Learners were characterised in terms of their online behaviours as measured by the number and type of clicks (Figure 2). Task-focused students are those for whom finishing tasks takes priority over reading support materials. Contributors are those typically considered ‘good students’ who review resources, complete activities and share outputs. Average learners are those who fulfil requirements to a minimum acceptable level. Observers spend more time looking at resources and activities than responding to them. Sometimes they are referred to as lurkers (Salmon, 2011). Finally, disengaged students are those who participate little or not at all. The percentage of each type of student was calculated.

Figure 2

After the end of the Leadership Programme, new observations were conducted at the monthly sales meetings. Average grading of pre and post observations were compared. Data were triangulated with students’ perceptions of their own improvement.

The organisation facilitated access to sales records from 2012, before and after the Leadership Programme. These documents provided information about business results (level four in Kirkpatrick’s effectiveness evaluation model, 1979). Twenty-two students dropped out of the Leadership Programme at different stages or failed to complete it within the allocated time. When available, their sales records were taken on board. The average sales quota fulfilment three months before and three months after the programme were calculated. Results for sales supervisors who successfully completed the Leadership Programme (n=101) and those who did not (n=38) were compared. A Kolmogorov Smirnov test was used to check if differences between groups (i.e., those who completed the Leadership Programme versus those who did not) were statistically significant.

Table 2 matches data sources and the sample for each group.

Table 2

Results and Discussion

Results are grouped in terms of the topics of the research questions: participants’ interactions within the course, course effectiveness and the comparison between course designs.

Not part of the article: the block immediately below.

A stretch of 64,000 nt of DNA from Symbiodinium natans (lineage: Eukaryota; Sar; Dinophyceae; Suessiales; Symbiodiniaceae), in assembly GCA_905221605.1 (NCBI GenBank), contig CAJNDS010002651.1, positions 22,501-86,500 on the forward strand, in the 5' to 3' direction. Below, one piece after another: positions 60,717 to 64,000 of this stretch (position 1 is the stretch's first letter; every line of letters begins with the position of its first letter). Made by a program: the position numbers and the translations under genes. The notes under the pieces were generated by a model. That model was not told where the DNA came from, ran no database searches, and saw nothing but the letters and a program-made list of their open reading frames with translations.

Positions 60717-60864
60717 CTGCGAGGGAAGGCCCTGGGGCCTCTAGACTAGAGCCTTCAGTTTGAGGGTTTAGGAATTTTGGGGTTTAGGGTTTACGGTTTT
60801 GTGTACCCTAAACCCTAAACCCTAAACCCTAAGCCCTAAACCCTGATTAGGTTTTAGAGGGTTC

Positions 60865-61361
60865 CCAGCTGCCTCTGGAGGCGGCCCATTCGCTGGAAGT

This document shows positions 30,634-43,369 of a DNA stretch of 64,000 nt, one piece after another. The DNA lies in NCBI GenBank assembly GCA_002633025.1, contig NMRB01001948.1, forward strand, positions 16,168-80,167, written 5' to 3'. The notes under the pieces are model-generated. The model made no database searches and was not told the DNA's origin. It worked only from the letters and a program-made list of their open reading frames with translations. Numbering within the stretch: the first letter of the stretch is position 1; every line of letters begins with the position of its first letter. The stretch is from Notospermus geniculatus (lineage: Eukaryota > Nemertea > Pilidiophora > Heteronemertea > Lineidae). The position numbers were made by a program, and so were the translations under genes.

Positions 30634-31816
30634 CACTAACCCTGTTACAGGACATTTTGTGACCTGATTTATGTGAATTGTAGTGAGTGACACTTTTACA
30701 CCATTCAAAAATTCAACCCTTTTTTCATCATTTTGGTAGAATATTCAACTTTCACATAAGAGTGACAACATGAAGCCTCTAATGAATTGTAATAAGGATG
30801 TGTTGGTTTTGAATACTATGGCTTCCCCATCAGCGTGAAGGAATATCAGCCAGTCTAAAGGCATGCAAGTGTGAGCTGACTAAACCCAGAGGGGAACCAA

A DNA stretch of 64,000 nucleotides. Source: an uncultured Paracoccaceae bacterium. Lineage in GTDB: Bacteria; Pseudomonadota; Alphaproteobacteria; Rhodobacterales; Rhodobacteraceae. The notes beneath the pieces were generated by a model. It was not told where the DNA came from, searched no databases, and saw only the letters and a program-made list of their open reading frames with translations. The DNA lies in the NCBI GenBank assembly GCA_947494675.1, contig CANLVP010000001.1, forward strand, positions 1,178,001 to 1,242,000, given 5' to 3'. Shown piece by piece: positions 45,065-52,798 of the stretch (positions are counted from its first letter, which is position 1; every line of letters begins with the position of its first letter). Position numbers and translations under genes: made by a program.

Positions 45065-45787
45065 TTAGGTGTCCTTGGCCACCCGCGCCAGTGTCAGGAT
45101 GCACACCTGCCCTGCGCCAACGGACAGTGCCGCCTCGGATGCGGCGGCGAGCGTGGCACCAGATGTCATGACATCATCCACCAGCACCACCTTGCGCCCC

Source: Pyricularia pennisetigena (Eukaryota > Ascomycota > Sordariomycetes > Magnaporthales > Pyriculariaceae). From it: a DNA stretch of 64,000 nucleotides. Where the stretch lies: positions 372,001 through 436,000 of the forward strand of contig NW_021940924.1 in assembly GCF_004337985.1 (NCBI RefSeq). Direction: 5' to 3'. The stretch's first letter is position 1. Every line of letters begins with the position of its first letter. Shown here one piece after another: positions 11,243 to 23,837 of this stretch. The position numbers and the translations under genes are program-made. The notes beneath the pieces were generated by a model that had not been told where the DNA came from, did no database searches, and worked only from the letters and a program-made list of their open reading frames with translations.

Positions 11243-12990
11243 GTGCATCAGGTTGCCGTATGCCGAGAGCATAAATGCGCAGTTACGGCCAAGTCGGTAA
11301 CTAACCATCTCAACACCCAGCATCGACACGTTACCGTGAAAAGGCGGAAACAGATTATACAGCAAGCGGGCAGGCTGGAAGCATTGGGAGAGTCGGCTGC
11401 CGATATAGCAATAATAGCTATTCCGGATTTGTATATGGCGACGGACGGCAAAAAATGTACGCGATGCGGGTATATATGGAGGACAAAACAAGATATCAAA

Interactions within the Online Courses

Students were asked whether they had used Moodle’s private messaging system. Most of them had sent at least one private message to another participant (LC: 14/18, LT: 8/14, LL: 10/12). They had not been taught how to access the private messaging system. Learners of all groups tended to rate peer and teacher participation favourably, by expressing their agreement with the following statements:

Engagement with the courses varied. In the versions with predominantly social interactions, online communications faced several problems, such as untimely answers. Students tended to become observers, checking discussion forums regularly. In the course emphasising learner-content interactions, more participants were contributors and task-focused (Table 3). This finding highlights the importance of delivery, which can influence the quality of interactions. The following sections detail the interactions in each course version.

Table 3

Version 1: Learner-Content interactions.

Students could self-pace throughout the online course, as they did not depend on others’ input to move forward. Activity logs provided evidence of engagement with the content. Most participants had an average interaction style (21/47) or were contributors (12/47; Table 3). Less than half of the students (19/47) checked optional resources such as glossary entries. Most students (35/40; 88%) reported being engaged or very engaged with the activities.